Born in Rome in 1989, holds a BA in Design and Architecture from “La Sapienza” university in Rome. While still studying, starts working with the photographer Marco Delogu, director of Fotografia – International Rome’s Photography Festival, and chief editor of the publishing house Punctum Press. Aside from collaborating with the organization of the festival, Leonardo also designed many of the books published by Punctum. Later starts working on his own, to focus more on his photography. In the last years his works has been published in several printed and online photography magazines, and has been displayed in collective exhibitions and festivals.


A World around Disney by Christoph Sillem


A World around Disney


While perusing Google Maps, I noticed a huge circle 30km to the east of Paris. It was actually the ring road surrounding Eurodisney, which got me wondering if Disney had an influence on the environment beyond its circle. Getting there, I was surprised to see to what extent this was the case. I found a kind of pre-Disneyland that is meant to get all arriving visitors in a happyclappymickeymood before entering the park, but that was not all. As opposed to Eurodisney, where you expect the illusion and pay for being tricked, I also discovered the community of Val d'Euope, which is reality, but you're tricked anyway. It is a Truman Show like über-replica of a French village from the last century, which seems to have sprung up overnight. While Eurodisney is crowded with people, the streets are empty here. Clean and nearly retouched, it is an odd combination of the familiar and the odd. You feel as though you are in another country that is pretending to be French, even though you are indeed in France itself.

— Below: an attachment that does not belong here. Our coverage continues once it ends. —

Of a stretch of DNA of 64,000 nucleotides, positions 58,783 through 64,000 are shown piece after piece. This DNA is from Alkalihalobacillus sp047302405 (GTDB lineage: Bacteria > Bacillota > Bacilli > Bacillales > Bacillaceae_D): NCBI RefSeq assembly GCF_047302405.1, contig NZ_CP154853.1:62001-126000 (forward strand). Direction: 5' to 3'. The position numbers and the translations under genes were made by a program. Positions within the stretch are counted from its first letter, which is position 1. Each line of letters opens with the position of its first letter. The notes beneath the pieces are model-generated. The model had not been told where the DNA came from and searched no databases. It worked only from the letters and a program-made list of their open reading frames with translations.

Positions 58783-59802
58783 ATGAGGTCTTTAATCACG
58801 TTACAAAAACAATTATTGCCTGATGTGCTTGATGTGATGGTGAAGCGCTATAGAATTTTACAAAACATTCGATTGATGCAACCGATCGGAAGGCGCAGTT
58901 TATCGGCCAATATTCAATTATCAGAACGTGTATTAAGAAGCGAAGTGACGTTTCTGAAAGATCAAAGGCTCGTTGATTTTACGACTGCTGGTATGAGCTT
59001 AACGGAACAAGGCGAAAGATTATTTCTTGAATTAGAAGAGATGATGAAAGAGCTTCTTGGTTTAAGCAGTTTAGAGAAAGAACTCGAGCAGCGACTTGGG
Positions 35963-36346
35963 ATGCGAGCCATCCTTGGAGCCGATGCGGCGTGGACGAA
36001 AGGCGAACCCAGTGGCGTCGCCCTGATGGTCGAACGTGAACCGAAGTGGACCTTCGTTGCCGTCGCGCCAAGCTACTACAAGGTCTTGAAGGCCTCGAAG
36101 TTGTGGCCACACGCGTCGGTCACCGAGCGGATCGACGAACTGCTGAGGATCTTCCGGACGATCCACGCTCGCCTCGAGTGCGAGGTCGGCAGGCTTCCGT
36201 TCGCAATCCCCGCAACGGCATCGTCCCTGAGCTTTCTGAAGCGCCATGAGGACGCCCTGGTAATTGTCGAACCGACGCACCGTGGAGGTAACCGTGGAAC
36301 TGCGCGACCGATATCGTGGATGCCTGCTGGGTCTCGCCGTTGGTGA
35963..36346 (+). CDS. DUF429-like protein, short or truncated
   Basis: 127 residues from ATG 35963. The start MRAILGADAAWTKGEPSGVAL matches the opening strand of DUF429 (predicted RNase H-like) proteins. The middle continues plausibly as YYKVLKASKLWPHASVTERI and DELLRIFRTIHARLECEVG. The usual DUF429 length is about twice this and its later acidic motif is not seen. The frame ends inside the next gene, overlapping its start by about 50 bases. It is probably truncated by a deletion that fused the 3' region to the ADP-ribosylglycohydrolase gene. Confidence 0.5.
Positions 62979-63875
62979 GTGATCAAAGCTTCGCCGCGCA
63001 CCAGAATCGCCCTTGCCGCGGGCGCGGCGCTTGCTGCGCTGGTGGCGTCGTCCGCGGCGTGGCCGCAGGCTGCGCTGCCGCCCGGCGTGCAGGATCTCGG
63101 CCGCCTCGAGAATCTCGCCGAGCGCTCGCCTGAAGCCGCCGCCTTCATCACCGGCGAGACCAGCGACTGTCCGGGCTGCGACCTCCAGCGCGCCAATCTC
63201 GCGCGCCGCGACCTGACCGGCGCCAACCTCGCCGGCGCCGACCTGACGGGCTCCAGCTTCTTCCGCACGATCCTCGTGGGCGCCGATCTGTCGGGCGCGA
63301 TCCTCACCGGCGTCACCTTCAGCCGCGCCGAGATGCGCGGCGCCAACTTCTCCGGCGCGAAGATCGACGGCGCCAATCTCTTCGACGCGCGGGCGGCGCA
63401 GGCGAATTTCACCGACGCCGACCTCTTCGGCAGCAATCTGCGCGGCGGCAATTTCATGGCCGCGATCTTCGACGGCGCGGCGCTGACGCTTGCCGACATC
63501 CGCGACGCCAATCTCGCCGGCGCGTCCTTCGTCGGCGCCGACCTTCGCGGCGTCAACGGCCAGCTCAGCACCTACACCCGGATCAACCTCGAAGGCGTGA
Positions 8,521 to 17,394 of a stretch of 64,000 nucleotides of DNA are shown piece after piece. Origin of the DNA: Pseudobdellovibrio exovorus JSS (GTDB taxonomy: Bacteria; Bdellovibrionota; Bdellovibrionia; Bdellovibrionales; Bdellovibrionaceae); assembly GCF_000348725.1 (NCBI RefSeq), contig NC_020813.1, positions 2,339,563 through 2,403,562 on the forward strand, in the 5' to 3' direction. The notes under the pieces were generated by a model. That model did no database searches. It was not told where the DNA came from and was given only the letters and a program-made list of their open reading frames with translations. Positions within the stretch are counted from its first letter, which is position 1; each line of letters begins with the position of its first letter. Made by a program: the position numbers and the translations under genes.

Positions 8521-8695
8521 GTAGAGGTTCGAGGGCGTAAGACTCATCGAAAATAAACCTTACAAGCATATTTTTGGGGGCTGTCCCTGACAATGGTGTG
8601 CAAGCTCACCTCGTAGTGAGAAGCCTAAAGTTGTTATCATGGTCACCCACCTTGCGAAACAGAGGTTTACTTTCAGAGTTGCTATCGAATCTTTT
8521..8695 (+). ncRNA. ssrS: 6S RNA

Christoph Sillem was born in Germany and graduated from Bayerische Staatslehranstalt für Photographie in Munich.
He currently lives and works in Paris, France.


Beyond The Ordinary & Updated Landscape by Guillaume Hebert


Beyond The Ordinary & Updated Landscape